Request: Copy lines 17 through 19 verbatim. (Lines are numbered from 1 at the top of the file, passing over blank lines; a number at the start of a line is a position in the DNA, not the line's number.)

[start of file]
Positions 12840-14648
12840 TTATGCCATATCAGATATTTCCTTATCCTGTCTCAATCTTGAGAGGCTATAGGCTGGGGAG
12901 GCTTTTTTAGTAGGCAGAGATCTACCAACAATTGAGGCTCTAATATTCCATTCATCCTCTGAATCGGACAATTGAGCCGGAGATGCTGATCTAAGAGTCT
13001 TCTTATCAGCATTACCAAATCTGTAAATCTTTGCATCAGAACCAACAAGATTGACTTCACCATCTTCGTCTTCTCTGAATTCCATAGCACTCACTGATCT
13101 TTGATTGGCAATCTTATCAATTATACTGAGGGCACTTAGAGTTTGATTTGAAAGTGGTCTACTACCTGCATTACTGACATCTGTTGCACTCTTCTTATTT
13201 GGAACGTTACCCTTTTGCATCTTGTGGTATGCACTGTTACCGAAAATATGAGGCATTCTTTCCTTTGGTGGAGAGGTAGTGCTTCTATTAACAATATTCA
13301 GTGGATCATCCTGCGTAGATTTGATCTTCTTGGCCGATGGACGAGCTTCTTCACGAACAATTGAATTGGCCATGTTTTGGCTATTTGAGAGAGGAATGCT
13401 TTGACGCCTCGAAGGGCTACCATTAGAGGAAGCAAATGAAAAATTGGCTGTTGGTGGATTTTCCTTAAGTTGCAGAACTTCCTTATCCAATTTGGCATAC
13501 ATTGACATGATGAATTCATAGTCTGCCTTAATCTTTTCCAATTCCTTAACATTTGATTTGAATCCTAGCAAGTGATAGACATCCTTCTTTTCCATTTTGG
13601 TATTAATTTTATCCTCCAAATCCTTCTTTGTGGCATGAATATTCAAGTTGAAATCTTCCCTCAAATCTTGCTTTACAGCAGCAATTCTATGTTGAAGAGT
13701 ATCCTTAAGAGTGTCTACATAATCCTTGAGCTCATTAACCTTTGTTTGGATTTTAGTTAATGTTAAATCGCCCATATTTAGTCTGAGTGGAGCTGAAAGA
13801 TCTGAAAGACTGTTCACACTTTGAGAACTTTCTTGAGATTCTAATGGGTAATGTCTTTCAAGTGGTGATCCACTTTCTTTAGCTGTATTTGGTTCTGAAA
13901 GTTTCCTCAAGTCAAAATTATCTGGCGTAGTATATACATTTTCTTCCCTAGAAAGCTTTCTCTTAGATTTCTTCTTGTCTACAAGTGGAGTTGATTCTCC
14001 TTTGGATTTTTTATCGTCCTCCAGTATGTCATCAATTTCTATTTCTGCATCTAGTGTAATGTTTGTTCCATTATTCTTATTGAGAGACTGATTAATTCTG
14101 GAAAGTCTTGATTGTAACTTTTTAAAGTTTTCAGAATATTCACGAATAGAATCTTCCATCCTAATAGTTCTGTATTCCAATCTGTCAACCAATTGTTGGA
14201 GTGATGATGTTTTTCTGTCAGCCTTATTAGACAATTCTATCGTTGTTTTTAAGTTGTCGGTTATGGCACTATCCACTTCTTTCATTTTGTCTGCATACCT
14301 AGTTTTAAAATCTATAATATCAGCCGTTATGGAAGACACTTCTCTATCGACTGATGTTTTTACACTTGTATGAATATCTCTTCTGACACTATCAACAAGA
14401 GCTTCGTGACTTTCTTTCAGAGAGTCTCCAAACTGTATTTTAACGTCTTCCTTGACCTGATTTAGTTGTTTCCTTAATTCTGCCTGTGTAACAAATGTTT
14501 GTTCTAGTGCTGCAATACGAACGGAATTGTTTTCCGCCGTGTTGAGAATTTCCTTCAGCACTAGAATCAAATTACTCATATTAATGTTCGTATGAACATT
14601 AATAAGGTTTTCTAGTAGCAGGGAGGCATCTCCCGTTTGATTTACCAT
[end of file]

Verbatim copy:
14301 AGTTTTAAAATCTATAATATCAGCCGTTATGGAAGACACTTCTCTATCGACTGATGTTTTTACACTTGTATGAATATCTCTTCTGACACTATCAACAAGA
14401 GCTTCGTGACTTTCTTTCAGAGAGTCTCCAAACTGTATTTTAACGTCTTCCTTGACCTGATTTAGTTGTTTCCTTAATTCTGCCTGTGTAACAAATGTTT
14501 GTTCTAGTGCTGCAATACGAACGGAATTGTTTTCCGCCGTGTTGAGAATTTCCTTCAGCACTAGAATCAAATTACTCATATTAATGTTCGTATGAACATT